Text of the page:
Figure 1. Interactive communication model:

illustration not visible in this excerpt

The models can be translated into marketing like this: the source is the marketer, determining the purpose of the message such as advertising or other marketing communications in terms of message effects to the consumer audience (recipients), the medium can be printed media, broadcast media, interactive media.

illustration not visible in this excerpt


The purpose of this chapter:

Students as prospective business practitioners are able to explain what marketing is, a key marketing concept, a basic marketing plan, a marketing mix component

A. What is Marketing?

Many people who define marketing informally are selling, in other words selling means marketing. From an old point of view, marketing is how to design a product, test it, create it, brand it, package it, price it, and promote it (Moriarty, Sandra. Mithcell.Nancy. Wells, William, 2011). While AMA (The American Marketing Association) in Morissan defines marketing as follows: the process of planning and excelling the conception, pricing, promotion and distribution of ideas, goods and services to create the exchange that satisfies individual and organizational objectives (Morissan, 2010). In that definition AMA focuses on the consumer. Traditionally, marketing objectives are generally to sell products in the form of goods and services / ideas. Current marketing developments include relationship marketing involving all stakeholders of the company i.e. employees, distributors, distribution staff, consumers, agencies, investors, government agencies, media, and community members; permission marketing invites potential customers to be target market in order to get marketing communications, for example Suzuki will launch a new product NEX II, Suzuki invites consumers to try to drive the product; experience marketing that involves consumers in a personal and active so that consumers feel have strong ties with the brand; guerilla marketing has the purpose of creating buzz or talk of a brand. Messages posted in public places; digital marketing is marketing using the Internet to do e-business. The internet, in connection with other marketing activities, is a cost efficient and interesting alternative for offline market research (Weimann, 2001). Marketing of motorcycle products can only be done on the local market or region that has been determined, but marketers have started trying to do digital marketing, especially for the complementary product that is spare-part; viral marketing where consumers create buzz about the product or brand via email or blog, mobile marketing is using wireless communication to reach people who are actively moving. Sub-dealer Suzuki Magetan uses Bluetooth to market Suzuki motorcycle products in Magetan city, both public and private; social network marketing is using social network like to inform the product.

B. Main Marketing Concepts

The marketing concept contains two stages:

1. Conduct research to determine the needs and desires of consumers
2. Develop, create, market, and provide product services that can meet the needs and needs, namely to provide solutions to problems faced by consumers.

Marketing concepts include exchange, differentiation and competitive advantage, added value, and branding. marketing helps create a product exchange with something else. For that, there must be two or more people who have something to exchange, the desire and the ability to give something to others, the existence of a way to communicate with each other. Competitive advantage arises when there are different brands and superior to competitors. Honda has advantages over other motorcycle brands. for most villagers, they call motorcycles as Honda, while urban people call motorcycles according to brand or type. The concept in marketing is called product differentiation. Product differentiation can be done through price, design, performance, distribution, and brand image. Marketing and advertising activities can add value to the product, making the product more valuable, useful, and attractive to consumers. Branding or brand image or special meaning is the result of communication and personal experience of consumers of a product. Branding is the way a marketer creates a special meaning for a product. Branding is an important contributor to product differentiation and value added. Branding makes products look different and unique, can transform products by creating an emotional relationship between consumers and favorite brands of people.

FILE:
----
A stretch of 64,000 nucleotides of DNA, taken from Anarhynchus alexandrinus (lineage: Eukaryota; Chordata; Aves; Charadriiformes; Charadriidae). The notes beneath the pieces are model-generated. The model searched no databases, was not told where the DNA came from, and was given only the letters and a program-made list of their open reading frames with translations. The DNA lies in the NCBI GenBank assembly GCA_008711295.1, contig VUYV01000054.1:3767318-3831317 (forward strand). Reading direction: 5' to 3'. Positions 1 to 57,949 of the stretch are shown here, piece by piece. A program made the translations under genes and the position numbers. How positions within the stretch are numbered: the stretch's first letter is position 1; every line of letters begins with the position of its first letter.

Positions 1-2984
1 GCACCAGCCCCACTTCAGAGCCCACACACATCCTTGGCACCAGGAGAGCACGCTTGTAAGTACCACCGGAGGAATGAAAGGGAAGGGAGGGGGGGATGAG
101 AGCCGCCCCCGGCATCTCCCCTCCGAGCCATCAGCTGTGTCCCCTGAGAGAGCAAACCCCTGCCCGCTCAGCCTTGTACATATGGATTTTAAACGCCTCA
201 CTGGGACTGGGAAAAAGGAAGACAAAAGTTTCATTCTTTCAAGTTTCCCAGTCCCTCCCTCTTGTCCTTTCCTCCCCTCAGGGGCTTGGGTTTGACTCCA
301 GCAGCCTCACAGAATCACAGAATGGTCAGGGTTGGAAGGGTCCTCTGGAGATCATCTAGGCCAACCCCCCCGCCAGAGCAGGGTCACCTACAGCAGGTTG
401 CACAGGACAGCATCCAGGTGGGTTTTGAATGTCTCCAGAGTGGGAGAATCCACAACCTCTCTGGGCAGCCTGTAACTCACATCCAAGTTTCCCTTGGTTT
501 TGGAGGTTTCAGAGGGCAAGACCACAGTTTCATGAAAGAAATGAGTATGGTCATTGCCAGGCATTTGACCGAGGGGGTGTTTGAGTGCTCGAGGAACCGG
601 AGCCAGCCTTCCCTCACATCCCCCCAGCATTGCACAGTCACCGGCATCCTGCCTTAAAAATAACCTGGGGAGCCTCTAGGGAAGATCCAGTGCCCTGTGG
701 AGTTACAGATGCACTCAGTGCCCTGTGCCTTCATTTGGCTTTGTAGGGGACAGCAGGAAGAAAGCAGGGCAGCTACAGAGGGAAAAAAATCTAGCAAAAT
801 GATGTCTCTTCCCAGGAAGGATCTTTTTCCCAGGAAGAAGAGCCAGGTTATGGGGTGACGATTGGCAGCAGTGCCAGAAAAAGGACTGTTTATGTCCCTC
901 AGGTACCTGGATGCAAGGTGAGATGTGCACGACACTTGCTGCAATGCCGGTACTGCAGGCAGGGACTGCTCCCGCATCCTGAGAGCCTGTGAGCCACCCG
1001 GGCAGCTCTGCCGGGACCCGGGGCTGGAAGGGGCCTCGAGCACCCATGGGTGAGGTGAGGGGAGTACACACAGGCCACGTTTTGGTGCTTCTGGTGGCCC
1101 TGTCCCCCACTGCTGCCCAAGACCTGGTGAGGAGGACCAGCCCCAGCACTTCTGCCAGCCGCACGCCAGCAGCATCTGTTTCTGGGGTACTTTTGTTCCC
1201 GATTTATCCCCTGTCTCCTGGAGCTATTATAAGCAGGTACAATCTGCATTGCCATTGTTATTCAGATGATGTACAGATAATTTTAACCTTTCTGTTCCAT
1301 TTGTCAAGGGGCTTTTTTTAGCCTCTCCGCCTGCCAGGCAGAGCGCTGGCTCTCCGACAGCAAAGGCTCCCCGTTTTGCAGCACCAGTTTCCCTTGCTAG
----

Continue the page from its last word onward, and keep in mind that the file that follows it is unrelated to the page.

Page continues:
C. Basic Marketing plan

A marketing plan or design is a document that contains strategies for using marketing elements to achieve marketing goals. The steps in the marketing process (Moriarty, Sandra. Mithcell.Nancy. Wells, William, 2011) are:

Step 1:

- Research the consumer market and competitive market. The goal is to know the market so that it is used to make the right decision. Information is collected from primary research and secondary research. The information comes from the consumer.
- Develop SWOT analysis (strength, weakness, opportunities, threats). SWOT helps managers gain an important understanding of the data

Step 2:

- Define marketing objectives. Marketing objectives are generally quantitative. For example, increasing the number of customers, increasing profits, and so forth. Marketing objectives can be short-term and long-term. Examples of marketing objectives can be seen in the marketing and communication plan for Bournemouth (Paul, 2013), short term: establish new market and gain large part (about 10% of the market share within one year). Long terms: increase brand awareness by 8% within 5 years.